Observations from a 36 hour Trip

In no particular order, these are observations from our trip from Lexington, South Carolina (dep 4/21/10) to Shenyang, China (arr 4/23/10).

We thought our bags could only be 50 pounds, but learned the night before they could be 70 each.  That would have been a lot too manage, so it just saved us an extra carry on.  Tim and I, along with our 208 pounds of luggage made it 10,000 or so miles over the last couple of days.

It was interesting for us to realize that it would be the last time in South Carolina until Ann’s 2011 Clemson graduation.

Tim’s big observation was that business class = good.  And the lie “flat” seat with a real pillow and blanket make a 14-hour leg a little more bearable.  The dessert cart rolling up the aisle of business class was pretty darn impressive to me.

We were in 4 countries in 2 days with our various stops, which means I went to the restroom in 4 countries (and 3 time zones) in 2 days).  Tokyo was a model of efficiency, living up to their reputation.  On the flight from Tokyo to Seoul, we were served an amazing bento box with 2 rice dishes, a sesame meatball, and a pink gelatinous (sp?) blob that neither of us could identify.  We tried it all though; we won’t miss a food experience. 

Upon entering Asian airports, we noticed the heat sensors at the arrival gates.  These help identify if someone is sick.  If so, they are whisked off to a quarantine office a few steps away.  When we arrived in China, we had to complete a form as a part of the immigration paperwork, attesting to our lack of flu-like symptoms and that we hadn’t come into contact with any sick people recently.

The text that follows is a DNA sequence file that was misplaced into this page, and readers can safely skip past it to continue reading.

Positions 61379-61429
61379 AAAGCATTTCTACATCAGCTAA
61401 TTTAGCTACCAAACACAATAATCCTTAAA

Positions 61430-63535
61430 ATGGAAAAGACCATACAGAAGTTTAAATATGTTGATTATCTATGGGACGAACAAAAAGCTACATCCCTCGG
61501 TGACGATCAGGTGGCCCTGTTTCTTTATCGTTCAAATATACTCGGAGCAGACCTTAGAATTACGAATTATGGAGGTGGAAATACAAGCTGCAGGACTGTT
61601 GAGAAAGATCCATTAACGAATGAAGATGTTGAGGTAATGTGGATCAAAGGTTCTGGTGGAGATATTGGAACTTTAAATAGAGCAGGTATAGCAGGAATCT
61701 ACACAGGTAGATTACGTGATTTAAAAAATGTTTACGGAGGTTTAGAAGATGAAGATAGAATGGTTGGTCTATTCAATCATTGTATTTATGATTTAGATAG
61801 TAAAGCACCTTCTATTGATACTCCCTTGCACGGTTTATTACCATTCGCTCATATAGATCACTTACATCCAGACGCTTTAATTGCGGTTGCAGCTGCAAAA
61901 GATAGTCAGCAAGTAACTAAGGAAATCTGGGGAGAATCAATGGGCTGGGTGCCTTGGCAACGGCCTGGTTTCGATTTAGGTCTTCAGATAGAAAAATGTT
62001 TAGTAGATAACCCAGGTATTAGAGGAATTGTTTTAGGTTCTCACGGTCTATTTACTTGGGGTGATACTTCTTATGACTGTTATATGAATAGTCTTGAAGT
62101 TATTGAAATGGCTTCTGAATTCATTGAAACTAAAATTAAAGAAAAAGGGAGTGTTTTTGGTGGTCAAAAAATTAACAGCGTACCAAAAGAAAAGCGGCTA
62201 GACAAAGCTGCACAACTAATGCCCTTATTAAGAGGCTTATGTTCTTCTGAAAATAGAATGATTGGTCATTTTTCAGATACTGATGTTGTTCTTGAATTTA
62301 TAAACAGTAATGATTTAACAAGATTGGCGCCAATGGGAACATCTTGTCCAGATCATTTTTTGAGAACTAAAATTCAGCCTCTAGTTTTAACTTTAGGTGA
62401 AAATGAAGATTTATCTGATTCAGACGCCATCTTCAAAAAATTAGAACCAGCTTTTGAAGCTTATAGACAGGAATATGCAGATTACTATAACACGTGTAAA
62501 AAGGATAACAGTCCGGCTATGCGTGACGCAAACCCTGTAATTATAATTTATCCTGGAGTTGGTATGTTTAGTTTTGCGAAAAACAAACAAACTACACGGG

We stayed overnight at the Air Garden Hotel at Incheon airport in Seoul. This hotel is within the security limits, inside the airport, which makes check out and departure very easy.  This 8 hour stay in a hotel helped us get some quiet rest and a shower before actually arriving in Shenyang bright and early on a Friday morning.  This stay also prevented us from having to sleep on the many benches, lounges and even floors in the airport.  We saw just how many people did though.  We were so thankful for the Korean Air lounge with food, coffee and a beautiful red can to greet me.

Before going to sleep at the hotel in Seoul, we got some bottled water at the 24 hour stand.  We had not gotten any Korean money, so Tim used a credit card.  I wondered if he had warned Capital One that there would be expenditures in China….